A new law comes into force in Austria on Tuesday that makes vaccination against Covid-19 compulsory for anyone over-18. Several countries have introduced mandates for the elderly or medical staff, but this is the first nation in Europe to adopt such sweeping measures.
LOu Moser, a ceramic artist who lives south of Vienna, is not vaccinated against Covid-19 and neither is her husband, Gus. They strongly disagree with Austria's new vaccine mandate.
Vaccination, she says, should be a personal choice. "I've had Covid-19. And so I actually don't see the point of being jabbed when I've got sufficient antibodies," LOu tells me. "And so I chose not to get vaccinated. And it's not for any authority to tell me what to put into my body."
"It has shown that the vaccines haven't really stopped the pandemic yet," LOu says. "People keep being vaccinated, and they're still getting ill from Covid-19. Maybe not as badly, but they're still getting ill."
Austria's government says vaccinations are effective at combating severe disease, and that the law is needed to prevent future lockdowns. Karoline Edtstadler, minister for the EU and Constitution, says the government is "very aware that it is really a strong step and really hard measure".
But, she says, it is necessary.
"We as politicians, have the responsibility to be sure that the healthcare system is still working, that society, as a whole, can live normally," she says.
She says, though, that mandatory vaccination is an "interference with human rights". "But in this case, this interference can be justified," she adds. "We have the need to get out of the pandemic and we know that vaccination is the only way to get out of it and to get back to a normal life."
The vaccine mandate, she says, will expire in January 2024, and could be ended earlier if the pandemic allows. The law goes into force on 1 February, but the authorities will not start checking people's vaccination status until mid-March.
Those who refuse to get the shot will face fines ranging from €600 (£500; $670) to €3,600. Exceptions apply for those who cannot get vaccinated for medical reasons or who are pregnant.
About 72% of Austrians are fully vaccinated. At a vaccination centre at Vienna's St Stephan's cathedral, Carlos is having a booster shot. It was an easy decision, he says.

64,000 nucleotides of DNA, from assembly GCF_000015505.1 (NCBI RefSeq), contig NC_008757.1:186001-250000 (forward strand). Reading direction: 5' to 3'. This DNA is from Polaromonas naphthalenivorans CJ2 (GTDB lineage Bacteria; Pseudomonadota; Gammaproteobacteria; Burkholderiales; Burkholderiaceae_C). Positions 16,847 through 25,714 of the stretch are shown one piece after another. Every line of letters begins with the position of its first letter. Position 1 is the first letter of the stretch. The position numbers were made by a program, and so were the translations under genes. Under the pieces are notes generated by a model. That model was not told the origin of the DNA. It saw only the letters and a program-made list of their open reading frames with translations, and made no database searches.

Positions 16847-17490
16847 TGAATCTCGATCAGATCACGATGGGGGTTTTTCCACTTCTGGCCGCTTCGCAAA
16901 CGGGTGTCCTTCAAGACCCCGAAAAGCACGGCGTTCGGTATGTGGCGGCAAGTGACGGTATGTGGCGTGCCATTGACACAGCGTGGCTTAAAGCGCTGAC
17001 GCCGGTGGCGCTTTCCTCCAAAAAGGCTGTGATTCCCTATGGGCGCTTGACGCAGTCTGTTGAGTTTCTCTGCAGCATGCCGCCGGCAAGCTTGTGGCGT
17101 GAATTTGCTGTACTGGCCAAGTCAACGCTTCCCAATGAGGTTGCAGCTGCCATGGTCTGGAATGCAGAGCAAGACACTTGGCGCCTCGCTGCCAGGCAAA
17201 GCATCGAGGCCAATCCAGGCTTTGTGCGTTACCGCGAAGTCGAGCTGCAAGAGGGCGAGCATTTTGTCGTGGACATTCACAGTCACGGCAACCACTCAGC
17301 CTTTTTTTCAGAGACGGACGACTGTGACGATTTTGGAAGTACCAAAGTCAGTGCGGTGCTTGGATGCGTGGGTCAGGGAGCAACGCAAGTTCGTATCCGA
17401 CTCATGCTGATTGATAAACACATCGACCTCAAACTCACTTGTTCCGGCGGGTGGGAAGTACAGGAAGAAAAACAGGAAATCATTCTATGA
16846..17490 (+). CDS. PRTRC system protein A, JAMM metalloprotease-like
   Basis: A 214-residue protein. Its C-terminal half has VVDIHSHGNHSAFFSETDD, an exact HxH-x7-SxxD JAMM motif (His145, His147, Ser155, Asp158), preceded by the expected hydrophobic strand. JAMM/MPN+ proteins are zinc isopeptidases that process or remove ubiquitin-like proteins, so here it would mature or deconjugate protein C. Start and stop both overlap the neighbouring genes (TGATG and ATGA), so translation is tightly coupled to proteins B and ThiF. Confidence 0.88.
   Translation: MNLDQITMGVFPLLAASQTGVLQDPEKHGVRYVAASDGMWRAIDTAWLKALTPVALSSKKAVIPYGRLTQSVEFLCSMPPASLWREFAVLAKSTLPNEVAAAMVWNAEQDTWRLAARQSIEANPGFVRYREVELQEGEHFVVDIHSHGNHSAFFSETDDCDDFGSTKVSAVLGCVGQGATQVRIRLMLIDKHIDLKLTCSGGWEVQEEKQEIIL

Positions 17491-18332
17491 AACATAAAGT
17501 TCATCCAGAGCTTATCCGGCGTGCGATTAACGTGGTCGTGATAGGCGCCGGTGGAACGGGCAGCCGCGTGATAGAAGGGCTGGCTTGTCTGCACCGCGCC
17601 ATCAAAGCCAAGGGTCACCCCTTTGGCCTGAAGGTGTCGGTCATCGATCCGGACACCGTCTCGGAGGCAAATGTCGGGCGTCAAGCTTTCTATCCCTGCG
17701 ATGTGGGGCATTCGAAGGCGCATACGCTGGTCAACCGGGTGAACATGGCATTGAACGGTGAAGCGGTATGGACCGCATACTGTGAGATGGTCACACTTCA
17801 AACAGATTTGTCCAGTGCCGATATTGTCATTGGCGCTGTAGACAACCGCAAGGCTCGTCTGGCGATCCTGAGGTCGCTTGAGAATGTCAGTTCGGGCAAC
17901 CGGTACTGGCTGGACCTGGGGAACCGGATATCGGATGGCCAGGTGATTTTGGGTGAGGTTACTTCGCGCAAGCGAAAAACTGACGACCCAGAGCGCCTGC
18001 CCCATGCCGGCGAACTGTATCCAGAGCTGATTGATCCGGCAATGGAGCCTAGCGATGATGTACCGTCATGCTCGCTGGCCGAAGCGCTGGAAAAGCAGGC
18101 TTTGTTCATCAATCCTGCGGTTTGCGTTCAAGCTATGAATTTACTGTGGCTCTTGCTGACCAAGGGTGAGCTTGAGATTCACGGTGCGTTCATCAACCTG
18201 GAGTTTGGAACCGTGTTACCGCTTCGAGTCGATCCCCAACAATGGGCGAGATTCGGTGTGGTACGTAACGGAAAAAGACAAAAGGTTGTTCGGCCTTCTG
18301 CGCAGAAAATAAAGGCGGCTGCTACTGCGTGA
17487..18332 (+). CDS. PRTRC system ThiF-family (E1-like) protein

"I wanted to get vaccinated because I want to protect my family and the people I know," he tells me. "I want to travel and it's for me easier when I've been vaccinated for the third time."
Dr Klaus Markstaller, head of Department of Anaesthesia and Intensive Care at the Medical University of Vienna and the city's biggest hospital, says the vaccine saves lives.
"It's clearly shown that the vaccination impedes severe courses of the disease, and therefore it reduces ICU admissions significantly," he says. "So if you want to reduce your personal risk significantly, and the risk for your loved ones, get vaccinated."
Some Austrians are wondering how strictly the law will be enforced. Thomas Hofer, a political analyst, says it all depends on how Covid-19 spreads in the future.
"I think a lot of people hope that this won't be as strict as the government proposed in the first place. I think there's some kind of Austrian solution, which means, you're never carrying it the whole way through," he says.
"Even the government might think, okay, maybe in March or April, it's not necessary anymore. But it depends on how the pandemic develops, if it comes back in the autumn and winter."
But strong resistance to the vaccine mandate remains. The far-right, anti-vaccine Freedom Party says it will fight the measure in court. Its leader, Herbert Kickl, has said the law "paves the way to totalitarianism in Austria".
Many opponents of the law are taking to the streets. Demonstrators from many different parts of society have protested, week after week, against mandatory vaccinations and Covid-related restrictions.
At a protest in Vienna on Saturday, one woman told me she was pleased to be vaccinated but opposed compulsory jabs. On a podium behind her, an anti-vaxxer told a cheering crowd the Covid-19 vaccine was "the biggest genocide" in history.
Austria has gone farther than any of its neighbours with this vaccine mandate. Other European countries will be watching closely.